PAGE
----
3. Cathy Says:

    Full disclosure – I haven’t read up on this and the most I heard was a little news blurb on my daily commute. However, when I heard the news that the Supreme Court denied the suit as a class action, it did not surprise me. It didn’t surprise me because I worked in the class action arena for over 7 years. My immediate guess was that each woman’s promotion or lack thereof was related to individual circumstances and it would make it extremely difficult to group altogether, Add to that, this country’s court system has gone on anti-class action lawsuit stance for the past several years.

    I don’t agree with WalMart’s practices in many areas but as a form of law, I’m not sure I can disagree with the Supreme Court and the way the law of class action is applied.

  4. Gale Says:

    Cathy – I’m so glad you chimed in here, particularly given your background in the class action arena. The logic you cite (that each woman’s case was influenced by individual circumstances) is exactly the reasoning cited by the majority in this case. And I understand that this situation is, perhaps, more fragmented than many class-action suits. Nevertheless, when this many plaintiffs come forward with the same grievance I find it hard to believe that there was not some systemic influence at the corporate level that played out on an individual basis for female Wal-Mart employees nationwide.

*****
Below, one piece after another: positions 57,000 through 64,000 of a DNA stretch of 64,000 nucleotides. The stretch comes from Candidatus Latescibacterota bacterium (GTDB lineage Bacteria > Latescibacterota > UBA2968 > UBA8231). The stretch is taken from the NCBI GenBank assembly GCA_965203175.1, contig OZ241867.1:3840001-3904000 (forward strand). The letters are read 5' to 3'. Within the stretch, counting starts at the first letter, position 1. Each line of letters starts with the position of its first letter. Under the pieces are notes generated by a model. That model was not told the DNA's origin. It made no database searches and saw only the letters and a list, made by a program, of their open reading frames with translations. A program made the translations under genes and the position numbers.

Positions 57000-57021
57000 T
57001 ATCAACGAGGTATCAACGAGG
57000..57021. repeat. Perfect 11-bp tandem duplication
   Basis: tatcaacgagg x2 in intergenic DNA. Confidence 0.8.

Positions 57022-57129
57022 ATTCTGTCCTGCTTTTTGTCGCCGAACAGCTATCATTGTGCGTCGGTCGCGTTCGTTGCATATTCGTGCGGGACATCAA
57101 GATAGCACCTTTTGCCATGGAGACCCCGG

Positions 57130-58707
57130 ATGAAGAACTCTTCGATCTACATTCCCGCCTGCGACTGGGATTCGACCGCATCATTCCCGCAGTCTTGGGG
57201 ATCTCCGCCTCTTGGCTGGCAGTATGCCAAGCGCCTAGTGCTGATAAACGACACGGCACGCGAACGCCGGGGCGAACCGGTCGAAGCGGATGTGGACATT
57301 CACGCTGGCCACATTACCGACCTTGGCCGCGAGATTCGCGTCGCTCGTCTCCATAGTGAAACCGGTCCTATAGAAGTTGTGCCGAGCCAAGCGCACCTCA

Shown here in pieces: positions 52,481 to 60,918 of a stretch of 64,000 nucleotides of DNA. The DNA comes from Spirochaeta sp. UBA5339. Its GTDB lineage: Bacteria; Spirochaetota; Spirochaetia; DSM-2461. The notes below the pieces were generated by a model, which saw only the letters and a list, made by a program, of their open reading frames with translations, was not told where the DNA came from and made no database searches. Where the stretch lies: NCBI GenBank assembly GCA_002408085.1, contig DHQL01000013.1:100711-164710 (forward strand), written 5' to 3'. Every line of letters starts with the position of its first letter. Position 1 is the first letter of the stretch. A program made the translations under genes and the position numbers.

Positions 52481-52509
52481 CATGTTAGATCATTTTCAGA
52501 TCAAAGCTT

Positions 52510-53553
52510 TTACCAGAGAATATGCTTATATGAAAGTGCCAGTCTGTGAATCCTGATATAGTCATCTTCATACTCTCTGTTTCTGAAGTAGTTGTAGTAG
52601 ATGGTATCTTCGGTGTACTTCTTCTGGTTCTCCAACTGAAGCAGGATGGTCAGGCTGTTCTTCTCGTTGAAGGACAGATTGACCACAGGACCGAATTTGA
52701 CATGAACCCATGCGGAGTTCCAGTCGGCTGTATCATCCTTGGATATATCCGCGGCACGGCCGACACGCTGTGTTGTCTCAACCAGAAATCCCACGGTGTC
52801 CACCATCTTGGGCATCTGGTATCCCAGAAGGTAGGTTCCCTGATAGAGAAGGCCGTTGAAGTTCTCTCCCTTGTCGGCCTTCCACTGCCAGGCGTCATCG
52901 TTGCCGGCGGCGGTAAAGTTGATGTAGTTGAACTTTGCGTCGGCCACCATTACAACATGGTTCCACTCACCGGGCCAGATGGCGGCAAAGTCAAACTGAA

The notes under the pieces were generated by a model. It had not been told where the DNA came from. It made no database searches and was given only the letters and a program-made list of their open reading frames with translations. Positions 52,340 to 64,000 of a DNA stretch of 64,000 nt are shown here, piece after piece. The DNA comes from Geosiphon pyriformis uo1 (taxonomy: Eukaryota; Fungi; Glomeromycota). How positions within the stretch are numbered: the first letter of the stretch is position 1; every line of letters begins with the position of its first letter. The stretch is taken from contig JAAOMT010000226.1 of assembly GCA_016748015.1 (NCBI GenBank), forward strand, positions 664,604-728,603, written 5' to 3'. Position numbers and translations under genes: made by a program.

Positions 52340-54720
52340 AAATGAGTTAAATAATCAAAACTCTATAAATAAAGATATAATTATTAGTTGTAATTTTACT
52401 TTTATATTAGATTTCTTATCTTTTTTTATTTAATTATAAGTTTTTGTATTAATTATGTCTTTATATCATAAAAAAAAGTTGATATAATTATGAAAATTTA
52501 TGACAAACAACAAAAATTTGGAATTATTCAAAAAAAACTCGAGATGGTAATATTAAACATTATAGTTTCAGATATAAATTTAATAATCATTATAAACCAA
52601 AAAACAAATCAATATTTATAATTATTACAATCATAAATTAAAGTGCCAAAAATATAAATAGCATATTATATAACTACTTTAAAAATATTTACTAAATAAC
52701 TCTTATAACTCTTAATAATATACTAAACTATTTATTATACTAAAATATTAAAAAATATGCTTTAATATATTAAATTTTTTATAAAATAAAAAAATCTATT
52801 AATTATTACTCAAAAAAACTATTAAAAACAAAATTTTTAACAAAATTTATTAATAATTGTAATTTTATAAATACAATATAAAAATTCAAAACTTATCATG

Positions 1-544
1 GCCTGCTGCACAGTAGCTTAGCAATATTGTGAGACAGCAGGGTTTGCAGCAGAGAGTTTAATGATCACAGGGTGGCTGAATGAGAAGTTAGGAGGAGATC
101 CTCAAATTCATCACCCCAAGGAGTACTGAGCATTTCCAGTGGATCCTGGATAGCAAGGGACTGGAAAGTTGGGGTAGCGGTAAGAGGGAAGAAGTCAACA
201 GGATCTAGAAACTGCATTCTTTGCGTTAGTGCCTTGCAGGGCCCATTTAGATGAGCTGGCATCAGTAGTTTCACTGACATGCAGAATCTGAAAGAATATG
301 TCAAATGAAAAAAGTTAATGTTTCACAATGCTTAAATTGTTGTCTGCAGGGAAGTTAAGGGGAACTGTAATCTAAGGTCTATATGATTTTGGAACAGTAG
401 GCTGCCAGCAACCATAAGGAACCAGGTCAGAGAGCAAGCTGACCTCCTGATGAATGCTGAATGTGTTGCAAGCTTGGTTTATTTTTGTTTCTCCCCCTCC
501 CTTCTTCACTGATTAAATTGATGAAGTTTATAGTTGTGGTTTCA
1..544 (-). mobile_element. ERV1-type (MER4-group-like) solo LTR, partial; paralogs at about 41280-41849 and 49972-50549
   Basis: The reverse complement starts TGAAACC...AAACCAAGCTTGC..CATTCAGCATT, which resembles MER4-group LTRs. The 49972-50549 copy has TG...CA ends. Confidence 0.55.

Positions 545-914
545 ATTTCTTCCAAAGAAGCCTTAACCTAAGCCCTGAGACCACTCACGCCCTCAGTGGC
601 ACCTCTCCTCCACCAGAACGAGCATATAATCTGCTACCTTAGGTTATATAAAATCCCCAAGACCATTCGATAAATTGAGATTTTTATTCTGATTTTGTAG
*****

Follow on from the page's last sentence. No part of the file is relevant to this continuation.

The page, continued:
5. Cathy Says:

    Gale I need to follow up – we live in a very litigious society. Given the opportunity to jump on the bandwagon in the hopes of a big payout are common – and doesn’t mean there was legitimate offense. Remember anyone can sue anyone. In my experience, the successful class actions were where a policy or calculation – a systematic method to violate the law – are proven. Each woman’s personal promotion or lack thereof, would necessarily be tied to individual performance reviews done by their manager. It is hard for me to think of anything that was systematic applied to all women – unless, of course, it was their gender. The unfortunate truth is that there are too many “outs” in this case and why it cannot stand as a class action.

    And again, that’s not to say that I disagree with the plaintiffs’ theory.

  6. Gale Says: